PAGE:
Cookies Policy

This site uses cookies. By continuing to browse the site you are agreeing to our use of cookies.

I accept this policy

Find out more here

De broer van de koning met de dood bedreigd: een 'exemplum iustitiae' in de vijftiende- en zestiende-eeuwse Nederlandse kunst

No metrics data to plot.
The attempt to load metrics for this article has failed.
The attempt to plot a graph for these metrics has failed.
The full text of this article is not currently available.

Brill’s MyBook program is exclusively available on BrillOnline Books and Journals. Students and scholars affiliated with an institution that has purchased a Brill E-Book on the BrillOnline platform automatically have access to the MyBook option for the title(s) acquired by the Library. Brill MyBook is a print-on-demand paperback copy which is sold at a favorably uniform low price.

Access this article

+ Tax (if applicable)
Add to Favorites
You must be logged in to use this functionality

image of Oud Holland - Quarterly for Dutch Art History

A South Netherlandish panel in the collection of the Ringling Museum of Art, Sarasota, painted around 1475-85, can be identified as one of the few surviving fifteenth-century justice pictures. Bruyn succeeded in tracing the painting's enigmatic iconography to a mediaeval 'exemplum', The King's Brother Threatened with Death, in which elements from The Sword of Damocles and from the story of the trumpet of death in the legend of Barlaam and Josaphat are combined into a single history. In the Gesta Romanorum, under the heading 'De timore extremi iudicii', the tale is told of a wise and righteous king who threatens to have his frivolous brother executed as a means of demonstrating his own state of mind: the thought of the Last Judgement makes it impossible for him to abandon himself to the pleasures of earthly life. In written sources this 'exemplum' is often associated with 'righteousness', becoming more closely interwoven with the practice of secular justice as time passed. In the fourteenth century, for example, it featured in a moralizing discourse on good and righteous government (the Ludus Scaccorum) and in the fifteenth century as a model of god-fearing conduct - even in a code of law (the Wetboek van Den Briel). This development corresponds closely with the literary history of other judgement scenes, such as the Judgement of Cambyses. The cited literary sources stress that judges should be filled with 'Timor Dei' as exemplified by the story of the king and his brother. The tenor of the 'exemplum' is a reminder that the secular judge will eventually have to answer for his actions to the Supreme Judge, an idea which was conveyed in town halls by representations of the Last Jugement. In view of the written tradition it is quite likely that the panel in Sarasota and two other representations of The King's Brother Threatment with Death - a drawing attributed to Lucas van Leyden and a stained-glass window - served as (designs for) a judgement picture. This interpretation is substantiated by sixteenth-century pictorial sources. In both a South German drawing and a print by Theodoor de Bry the story of the king's brother is combined with a number of familiar 'exempla iustitiae'.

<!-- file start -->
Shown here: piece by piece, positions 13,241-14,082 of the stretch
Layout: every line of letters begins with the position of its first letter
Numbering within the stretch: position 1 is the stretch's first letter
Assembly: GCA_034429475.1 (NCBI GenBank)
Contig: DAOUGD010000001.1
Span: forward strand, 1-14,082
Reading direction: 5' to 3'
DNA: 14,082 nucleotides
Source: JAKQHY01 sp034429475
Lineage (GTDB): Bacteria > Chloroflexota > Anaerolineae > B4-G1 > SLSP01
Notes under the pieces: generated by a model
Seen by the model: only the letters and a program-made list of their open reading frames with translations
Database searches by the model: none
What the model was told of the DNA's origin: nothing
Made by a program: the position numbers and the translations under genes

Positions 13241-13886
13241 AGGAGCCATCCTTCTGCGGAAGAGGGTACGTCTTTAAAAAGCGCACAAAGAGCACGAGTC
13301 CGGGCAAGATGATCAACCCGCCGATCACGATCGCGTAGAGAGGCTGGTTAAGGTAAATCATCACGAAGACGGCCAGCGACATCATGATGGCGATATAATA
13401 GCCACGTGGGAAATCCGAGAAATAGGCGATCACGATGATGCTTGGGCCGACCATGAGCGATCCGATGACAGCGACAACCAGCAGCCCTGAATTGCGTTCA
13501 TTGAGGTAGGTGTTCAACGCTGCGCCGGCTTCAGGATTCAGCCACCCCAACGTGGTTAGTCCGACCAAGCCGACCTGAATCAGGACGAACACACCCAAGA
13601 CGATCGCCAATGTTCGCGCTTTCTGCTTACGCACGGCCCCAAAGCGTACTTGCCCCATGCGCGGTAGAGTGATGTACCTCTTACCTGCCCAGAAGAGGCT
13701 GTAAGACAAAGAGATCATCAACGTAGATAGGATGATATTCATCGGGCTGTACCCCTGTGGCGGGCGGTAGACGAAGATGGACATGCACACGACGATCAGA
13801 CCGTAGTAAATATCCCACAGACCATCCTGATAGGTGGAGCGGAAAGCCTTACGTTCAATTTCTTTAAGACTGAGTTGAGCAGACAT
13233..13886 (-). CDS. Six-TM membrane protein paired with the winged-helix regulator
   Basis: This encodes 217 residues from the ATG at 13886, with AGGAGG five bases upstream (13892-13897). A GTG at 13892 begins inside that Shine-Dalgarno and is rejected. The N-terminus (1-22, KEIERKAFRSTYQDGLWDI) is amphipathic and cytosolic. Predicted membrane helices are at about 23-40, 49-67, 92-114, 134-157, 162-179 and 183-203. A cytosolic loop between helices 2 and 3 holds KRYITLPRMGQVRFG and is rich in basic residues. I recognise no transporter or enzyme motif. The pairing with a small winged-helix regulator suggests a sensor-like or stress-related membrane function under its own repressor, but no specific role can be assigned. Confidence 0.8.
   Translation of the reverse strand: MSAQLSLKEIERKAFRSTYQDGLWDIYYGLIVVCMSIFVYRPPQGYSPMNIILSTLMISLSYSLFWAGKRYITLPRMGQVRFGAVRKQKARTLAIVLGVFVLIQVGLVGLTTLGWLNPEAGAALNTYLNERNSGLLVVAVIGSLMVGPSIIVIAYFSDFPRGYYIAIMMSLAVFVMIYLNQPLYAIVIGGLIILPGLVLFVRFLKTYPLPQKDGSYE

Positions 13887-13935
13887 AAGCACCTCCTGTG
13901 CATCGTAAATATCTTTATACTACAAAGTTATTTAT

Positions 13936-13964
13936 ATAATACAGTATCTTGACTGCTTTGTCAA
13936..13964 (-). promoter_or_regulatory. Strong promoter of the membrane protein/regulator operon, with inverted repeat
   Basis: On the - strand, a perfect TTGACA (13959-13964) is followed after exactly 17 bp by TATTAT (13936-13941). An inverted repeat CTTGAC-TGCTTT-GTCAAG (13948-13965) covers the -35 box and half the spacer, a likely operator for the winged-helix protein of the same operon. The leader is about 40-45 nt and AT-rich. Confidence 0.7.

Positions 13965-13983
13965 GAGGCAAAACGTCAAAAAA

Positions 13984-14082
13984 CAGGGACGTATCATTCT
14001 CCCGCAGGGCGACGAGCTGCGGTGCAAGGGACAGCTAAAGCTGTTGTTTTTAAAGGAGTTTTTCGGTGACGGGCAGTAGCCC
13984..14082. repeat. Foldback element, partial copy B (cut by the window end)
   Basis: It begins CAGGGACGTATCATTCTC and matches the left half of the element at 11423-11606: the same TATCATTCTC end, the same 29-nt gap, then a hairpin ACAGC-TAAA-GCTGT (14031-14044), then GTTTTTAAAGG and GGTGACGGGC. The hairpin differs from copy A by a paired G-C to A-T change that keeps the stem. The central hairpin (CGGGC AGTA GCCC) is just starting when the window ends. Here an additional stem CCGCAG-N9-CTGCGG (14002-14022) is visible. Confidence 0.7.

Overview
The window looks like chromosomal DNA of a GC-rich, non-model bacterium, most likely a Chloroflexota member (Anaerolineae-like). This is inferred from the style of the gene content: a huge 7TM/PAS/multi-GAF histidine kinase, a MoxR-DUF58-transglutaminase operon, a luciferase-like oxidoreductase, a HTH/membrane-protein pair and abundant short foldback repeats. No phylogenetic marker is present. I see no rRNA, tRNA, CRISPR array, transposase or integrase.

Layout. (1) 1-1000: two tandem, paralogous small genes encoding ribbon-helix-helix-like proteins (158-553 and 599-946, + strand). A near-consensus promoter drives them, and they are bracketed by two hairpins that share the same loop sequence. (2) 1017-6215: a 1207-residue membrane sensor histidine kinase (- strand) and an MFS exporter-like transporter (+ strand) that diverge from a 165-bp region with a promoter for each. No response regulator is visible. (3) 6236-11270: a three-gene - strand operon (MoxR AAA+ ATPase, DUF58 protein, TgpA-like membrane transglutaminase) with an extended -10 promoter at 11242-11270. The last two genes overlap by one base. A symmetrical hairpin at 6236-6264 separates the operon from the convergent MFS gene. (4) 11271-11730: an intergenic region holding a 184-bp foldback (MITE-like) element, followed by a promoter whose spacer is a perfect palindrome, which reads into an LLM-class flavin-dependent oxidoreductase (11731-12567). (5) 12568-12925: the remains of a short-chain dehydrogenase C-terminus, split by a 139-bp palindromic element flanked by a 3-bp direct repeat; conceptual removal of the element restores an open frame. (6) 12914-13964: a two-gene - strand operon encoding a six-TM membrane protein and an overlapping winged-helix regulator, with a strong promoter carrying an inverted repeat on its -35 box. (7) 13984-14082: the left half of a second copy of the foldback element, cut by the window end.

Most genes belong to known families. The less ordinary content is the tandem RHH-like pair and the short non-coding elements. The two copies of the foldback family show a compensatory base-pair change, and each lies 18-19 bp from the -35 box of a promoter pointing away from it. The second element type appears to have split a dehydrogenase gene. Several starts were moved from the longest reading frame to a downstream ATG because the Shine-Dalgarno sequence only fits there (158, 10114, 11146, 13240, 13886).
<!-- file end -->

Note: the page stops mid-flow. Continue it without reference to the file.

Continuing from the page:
Full text loading...


Data & Media loading...

Article metrics loading...



Can't access your account?
  • Tools

  • Add to Favorites
  • Printable version
  • Email this page
  • Subscribe to ToC alert
  • Get permissions
  • Recommend to your library

    You must fill out fields marked with: *

    Librarian details
    Your details
    Why are you recommending this title?
    Select reason:
    Oud Holland - Quarterly for Dutch Art History — Recommend this title to your library
  • Export citations
  • Key

  • Full access
  • Open Access
  • Partial/No accessInformation